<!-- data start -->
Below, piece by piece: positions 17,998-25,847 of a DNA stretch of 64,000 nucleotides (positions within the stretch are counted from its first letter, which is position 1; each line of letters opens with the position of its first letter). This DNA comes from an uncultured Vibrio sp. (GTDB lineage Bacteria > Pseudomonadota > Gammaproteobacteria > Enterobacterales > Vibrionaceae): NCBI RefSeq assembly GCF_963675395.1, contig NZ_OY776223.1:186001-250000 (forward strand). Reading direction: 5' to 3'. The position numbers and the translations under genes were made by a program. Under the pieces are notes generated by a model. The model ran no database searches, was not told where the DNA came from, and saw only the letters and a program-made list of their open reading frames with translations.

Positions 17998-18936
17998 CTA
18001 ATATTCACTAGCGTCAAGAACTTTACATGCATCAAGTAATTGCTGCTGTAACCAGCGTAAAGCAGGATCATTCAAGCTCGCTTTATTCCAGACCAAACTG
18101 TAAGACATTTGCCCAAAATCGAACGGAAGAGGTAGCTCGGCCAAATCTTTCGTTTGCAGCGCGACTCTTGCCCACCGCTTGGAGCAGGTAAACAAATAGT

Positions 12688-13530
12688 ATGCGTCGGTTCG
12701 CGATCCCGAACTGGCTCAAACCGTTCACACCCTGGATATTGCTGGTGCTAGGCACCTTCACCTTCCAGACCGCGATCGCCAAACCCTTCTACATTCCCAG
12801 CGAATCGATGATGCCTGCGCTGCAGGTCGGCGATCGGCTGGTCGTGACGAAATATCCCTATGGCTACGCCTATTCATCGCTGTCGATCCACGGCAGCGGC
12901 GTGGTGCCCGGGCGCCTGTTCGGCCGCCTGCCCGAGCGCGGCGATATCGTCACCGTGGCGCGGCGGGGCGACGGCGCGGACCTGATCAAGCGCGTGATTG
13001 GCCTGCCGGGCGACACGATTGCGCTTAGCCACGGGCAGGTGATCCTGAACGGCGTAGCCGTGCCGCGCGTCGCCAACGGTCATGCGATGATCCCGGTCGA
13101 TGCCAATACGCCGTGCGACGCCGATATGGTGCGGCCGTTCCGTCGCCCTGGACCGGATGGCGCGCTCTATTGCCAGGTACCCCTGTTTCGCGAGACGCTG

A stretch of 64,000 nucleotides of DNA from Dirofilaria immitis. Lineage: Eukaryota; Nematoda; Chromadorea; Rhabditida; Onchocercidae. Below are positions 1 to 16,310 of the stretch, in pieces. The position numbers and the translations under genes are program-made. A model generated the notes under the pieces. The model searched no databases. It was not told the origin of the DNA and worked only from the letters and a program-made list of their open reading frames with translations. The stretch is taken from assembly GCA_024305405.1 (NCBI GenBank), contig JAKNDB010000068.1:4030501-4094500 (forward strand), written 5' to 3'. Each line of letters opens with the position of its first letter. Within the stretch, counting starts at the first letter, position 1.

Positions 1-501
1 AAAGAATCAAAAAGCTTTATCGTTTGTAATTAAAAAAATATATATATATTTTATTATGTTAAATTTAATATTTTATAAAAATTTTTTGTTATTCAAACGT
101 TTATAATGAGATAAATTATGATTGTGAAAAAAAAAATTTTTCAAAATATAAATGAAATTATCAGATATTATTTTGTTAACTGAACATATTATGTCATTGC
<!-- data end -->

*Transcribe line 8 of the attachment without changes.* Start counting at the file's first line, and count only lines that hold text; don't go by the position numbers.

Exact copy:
12701 CGATCCCGAACTGGCTCAAACCGTTCACACCCTGGATATTGCTGGTGCTAGGCACCTTCACCTTCCAGACCGCGATCGCCAAACCCTTCTACATTCCCAG